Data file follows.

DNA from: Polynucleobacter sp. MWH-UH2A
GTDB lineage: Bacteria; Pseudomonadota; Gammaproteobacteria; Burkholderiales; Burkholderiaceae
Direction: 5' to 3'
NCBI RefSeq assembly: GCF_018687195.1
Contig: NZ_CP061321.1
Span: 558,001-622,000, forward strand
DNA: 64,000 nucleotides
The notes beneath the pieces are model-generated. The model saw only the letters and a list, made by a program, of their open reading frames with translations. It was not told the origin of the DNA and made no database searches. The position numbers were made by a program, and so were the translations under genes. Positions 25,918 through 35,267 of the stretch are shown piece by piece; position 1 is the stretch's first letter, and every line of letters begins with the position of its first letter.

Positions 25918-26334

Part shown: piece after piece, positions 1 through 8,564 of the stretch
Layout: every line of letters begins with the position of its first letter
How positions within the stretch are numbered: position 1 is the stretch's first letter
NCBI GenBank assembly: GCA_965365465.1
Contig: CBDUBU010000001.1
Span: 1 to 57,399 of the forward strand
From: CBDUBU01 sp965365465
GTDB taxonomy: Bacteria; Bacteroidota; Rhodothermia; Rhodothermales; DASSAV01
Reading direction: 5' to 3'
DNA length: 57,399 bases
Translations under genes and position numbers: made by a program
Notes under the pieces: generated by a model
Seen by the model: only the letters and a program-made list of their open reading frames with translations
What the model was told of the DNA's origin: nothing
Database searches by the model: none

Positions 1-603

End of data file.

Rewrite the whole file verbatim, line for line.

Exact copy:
DNA from: Polynucleobacter sp. MWH-UH2A
GTDB lineage: Bacteria; Pseudomonadota; Gammaproteobacteria; Burkholderiales; Burkholderiaceae
Direction: 5' to 3'
NCBI RefSeq assembly: GCF_018687195.1
Contig: NZ_CP061321.1
Span: 558,001-622,000, forward strand
DNA: 64,000 nucleotides
The notes beneath the pieces are model-generated. The model saw only the letters and a list, made by a program, of their open reading frames with translations. It was not told the origin of the DNA and made no database searches. The position numbers were made by a program, and so were the translations under genes. Positions 25,918 through 35,267 of the stretch are shown piece by piece; position 1 is the stretch's first letter, and every line of letters begins with the position of its first letter.

Positions 25918-26334

Part shown: piece after piece, positions 1 through 8,564 of the stretch
Layout: every line of letters begins with the position of its first letter
How positions within the stretch are numbered: position 1 is the stretch's first letter
NCBI GenBank assembly: GCA_965365465.1
Contig: CBDUBU010000001.1
Span: 1 to 57,399 of the forward strand
From: CBDUBU01 sp965365465
GTDB taxonomy: Bacteria; Bacteroidota; Rhodothermia; Rhodothermales; DASSAV01
Reading direction: 5' to 3'
DNA length: 57,399 bases
Translations under genes and position numbers: made by a program
Notes under the pieces: generated by a model
Seen by the model: only the letters and a program-made list of their open reading frames with translations
What the model was told of the DNA's origin: nothing
Database searches by the model: none

Positions 1-603